Tobacco Tax – Conflicting Goals of Prop. 56

cigarette smoking ashesWhat is the tobacco tax increase for? Is the tax proposed in Proposition 56 to reduce smoking or to gain revenue? It seems the proponents’ goal is to be all things — a deterrent to smoking by raising the cost, plus raising revenue mostly for health care. Can they really have it both ways?

Raising the cost of a product means you will get less of it. The idea behind raising the cost of cigarettes and other tobacco products is to diminish and even eliminate their use. Previous tobacco tax increases have been accompanied by reduced use.

In a new study by the Proposition 56 campaign aimed at convincing the business community of the measure’s positive economic impacts, additional costs for a single smoking employee in health care costs and reduced productivity is calculated to be more than $5,000 per year.

The study also notes that, “From an employer ’s perspective, money spent on Medi-Cal is a good investment.”

About a billion dollars raised by the new tax would be dedicated to Medi-Cal. The idea is for an on-going financial commitment to the Medi-Cal program that has seen a dramatically increased population in recent years–and not just because of smokers. California has one the smallest percentage of smokers of any state.

The study briefly remarks on the loss of business for retailers who carry tobacco products asserting that the net benefit of eliminating “all” smokers would outweigh the costs involved from lost revenue of private sector retailers and lost government revenue. In this context, can we call eliminating all smokers a pipe dream?

If cessation of smoking is the prime goal, with all the economic benefits that the study says comes with the end of smoking, why not raise the tax instead of $2 a pack to $20 or more. That should discourage smokers.

But then all the revenue will disappear as well.

How important is the revenue goal of Proposition 56? If revenue diminishes with the decrease in smoking won’t those who benefit from the government dollars look for a replacement? In fact, Proposition 56 calls on the state Controller to transfer some of the new money to programs already benefiting from previous tobacco tax increases to make up the expected revenue loss if this measure passes. It stands to reason that those benefiting from the revenue haul from an increased tax will not want it to disappear.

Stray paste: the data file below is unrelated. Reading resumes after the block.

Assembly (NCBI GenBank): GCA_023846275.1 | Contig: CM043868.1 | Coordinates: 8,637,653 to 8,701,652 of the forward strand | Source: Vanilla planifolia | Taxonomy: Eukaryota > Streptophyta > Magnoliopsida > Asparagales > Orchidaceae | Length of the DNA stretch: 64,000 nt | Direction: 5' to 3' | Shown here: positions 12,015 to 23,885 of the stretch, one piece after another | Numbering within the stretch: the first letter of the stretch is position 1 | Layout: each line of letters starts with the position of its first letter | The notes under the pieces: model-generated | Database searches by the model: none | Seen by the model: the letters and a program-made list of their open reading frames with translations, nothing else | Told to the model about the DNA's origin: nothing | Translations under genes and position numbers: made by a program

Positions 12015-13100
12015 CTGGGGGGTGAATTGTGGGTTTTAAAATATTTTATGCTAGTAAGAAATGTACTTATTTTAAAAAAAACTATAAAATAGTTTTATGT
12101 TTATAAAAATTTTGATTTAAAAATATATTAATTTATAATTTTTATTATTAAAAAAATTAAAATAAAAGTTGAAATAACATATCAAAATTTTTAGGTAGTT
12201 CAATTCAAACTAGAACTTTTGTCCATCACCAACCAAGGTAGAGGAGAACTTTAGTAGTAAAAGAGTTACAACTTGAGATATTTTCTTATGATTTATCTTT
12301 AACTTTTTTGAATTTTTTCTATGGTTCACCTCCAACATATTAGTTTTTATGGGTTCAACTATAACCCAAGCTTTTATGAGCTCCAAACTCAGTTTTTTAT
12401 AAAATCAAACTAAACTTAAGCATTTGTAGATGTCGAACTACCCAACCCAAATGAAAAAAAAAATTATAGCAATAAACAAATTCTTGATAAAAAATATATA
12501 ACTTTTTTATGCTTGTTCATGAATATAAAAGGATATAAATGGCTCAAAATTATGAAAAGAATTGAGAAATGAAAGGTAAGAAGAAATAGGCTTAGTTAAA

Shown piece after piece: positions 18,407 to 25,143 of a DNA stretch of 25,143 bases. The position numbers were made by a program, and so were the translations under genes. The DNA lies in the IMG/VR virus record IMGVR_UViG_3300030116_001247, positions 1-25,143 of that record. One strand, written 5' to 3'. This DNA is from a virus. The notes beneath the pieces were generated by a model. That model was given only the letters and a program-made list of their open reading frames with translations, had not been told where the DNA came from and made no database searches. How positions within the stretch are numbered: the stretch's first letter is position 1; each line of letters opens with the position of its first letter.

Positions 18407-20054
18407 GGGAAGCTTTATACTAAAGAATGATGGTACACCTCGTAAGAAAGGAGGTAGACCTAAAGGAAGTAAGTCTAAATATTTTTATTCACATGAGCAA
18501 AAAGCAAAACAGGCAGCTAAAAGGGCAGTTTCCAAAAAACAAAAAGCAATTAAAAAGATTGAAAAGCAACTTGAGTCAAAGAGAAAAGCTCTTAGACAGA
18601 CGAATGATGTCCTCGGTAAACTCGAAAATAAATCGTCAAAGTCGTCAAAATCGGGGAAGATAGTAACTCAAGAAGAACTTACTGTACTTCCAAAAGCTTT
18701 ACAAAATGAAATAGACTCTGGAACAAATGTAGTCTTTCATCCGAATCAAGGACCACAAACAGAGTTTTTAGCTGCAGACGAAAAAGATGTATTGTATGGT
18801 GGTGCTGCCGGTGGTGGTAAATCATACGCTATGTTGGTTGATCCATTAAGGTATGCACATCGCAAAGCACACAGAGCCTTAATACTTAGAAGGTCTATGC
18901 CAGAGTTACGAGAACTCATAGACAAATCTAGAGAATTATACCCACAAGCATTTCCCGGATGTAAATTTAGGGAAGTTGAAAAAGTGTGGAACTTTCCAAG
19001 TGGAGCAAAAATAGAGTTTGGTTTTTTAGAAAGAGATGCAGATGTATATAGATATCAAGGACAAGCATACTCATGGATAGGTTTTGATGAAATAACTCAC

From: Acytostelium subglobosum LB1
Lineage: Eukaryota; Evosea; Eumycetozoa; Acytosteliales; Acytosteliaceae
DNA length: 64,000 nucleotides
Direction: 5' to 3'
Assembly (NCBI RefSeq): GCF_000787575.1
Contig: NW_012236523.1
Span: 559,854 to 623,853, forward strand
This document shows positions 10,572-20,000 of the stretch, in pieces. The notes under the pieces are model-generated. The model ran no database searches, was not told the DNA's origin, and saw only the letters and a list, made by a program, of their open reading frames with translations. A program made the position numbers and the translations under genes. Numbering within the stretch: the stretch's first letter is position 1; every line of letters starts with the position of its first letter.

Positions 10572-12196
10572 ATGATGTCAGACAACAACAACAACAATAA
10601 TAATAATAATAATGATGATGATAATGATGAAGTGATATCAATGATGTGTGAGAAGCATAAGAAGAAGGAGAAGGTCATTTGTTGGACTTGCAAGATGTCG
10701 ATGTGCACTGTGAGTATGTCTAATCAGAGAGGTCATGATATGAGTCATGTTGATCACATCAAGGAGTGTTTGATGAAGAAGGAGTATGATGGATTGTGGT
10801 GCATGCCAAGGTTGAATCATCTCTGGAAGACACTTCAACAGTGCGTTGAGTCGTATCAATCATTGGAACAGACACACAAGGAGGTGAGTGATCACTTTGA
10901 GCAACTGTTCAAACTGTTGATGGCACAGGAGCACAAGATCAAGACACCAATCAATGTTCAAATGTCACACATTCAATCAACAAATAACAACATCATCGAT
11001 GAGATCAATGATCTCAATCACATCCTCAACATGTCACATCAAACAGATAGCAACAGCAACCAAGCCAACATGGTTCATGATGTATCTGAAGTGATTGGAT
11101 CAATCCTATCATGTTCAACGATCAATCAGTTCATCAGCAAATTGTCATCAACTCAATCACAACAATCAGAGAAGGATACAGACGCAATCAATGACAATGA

There’s an example of such logic on the same ballot. California voters will decide on Proposition 55 to continue what was supposed to be a temporary tax.

Hospitals and health care union members are taking a two-prong approach to fund Medi-Cal. Go after dollars from the rich with Proposition 55’s extension of the income tax, and capture money from the poor who tend to make up the bulk of smokers with Proposition 56’s tobacco tax increase.

So, what is the intention of Proposition 56 — is it designed to discourage and ultimately stop smoking, or is it to raise revenue?

This piece was originally published by Fox and Hounds Daily

Comments

  1. “Tobacco” is said to be very bad for us – it is addictive and decreases the life-expectancy of the user. Normally, we would ban such a product (should it be included on Schedule One?), but our government structure is addicted to the cash-flow of Nicotine Taxes, so we discourage people from using tobacco products through advertising (highly offensive advertising in large part) that is paid for with taxes imposed to raise the retail cost of tobacco that (under the normal Laws of Economics) discourages its consumption. The more the advertising succeeds in driving sales figures down, the higher the taxes on tobacco must be to maintain the cash-flow needed to finance the anti-tobacco industry and its satellites.
    When government becomes involved in an economic matter, it only makes things worse as it is incapable of admitting that what it is doing is not only wrong, but incompatible with its goal, and STOP DOING IT.

  2. Important part of this discussing is the fact that they are going to tax vapor products at 67%. This is clear proof this prop has NOTHING to do with public health and has everything to do with MONEY. Science continues to support vaping as a less harmful alternative to smoking, so if this was all about the public’s health, you would want the most dangerous product to have the least advantage in the market, correct? This prop does the exact opposite. Also worth noting, after the last tax passed in prop 99, the CA gov attempted to amend it in 2009 and transfer funds set aside for education programs into the general fund to make up for budget shortfalls. It’s all about money (82% of which goes to insurance companies and medical) Sin taxes are the worst way to make up for budget shortfalls.

  3. UpChuck Liberals says

    As with any tax, is about one thing only…..MONEY. They raise tax on fuel, demand that cars become more efficient or we have electric cars, the tax revenue drop then they start whining that they’re not collecting enough money to pretend to fix the roads. Ditto for electricity. Government is like an addict, they can’t quit spending money without an intervention.

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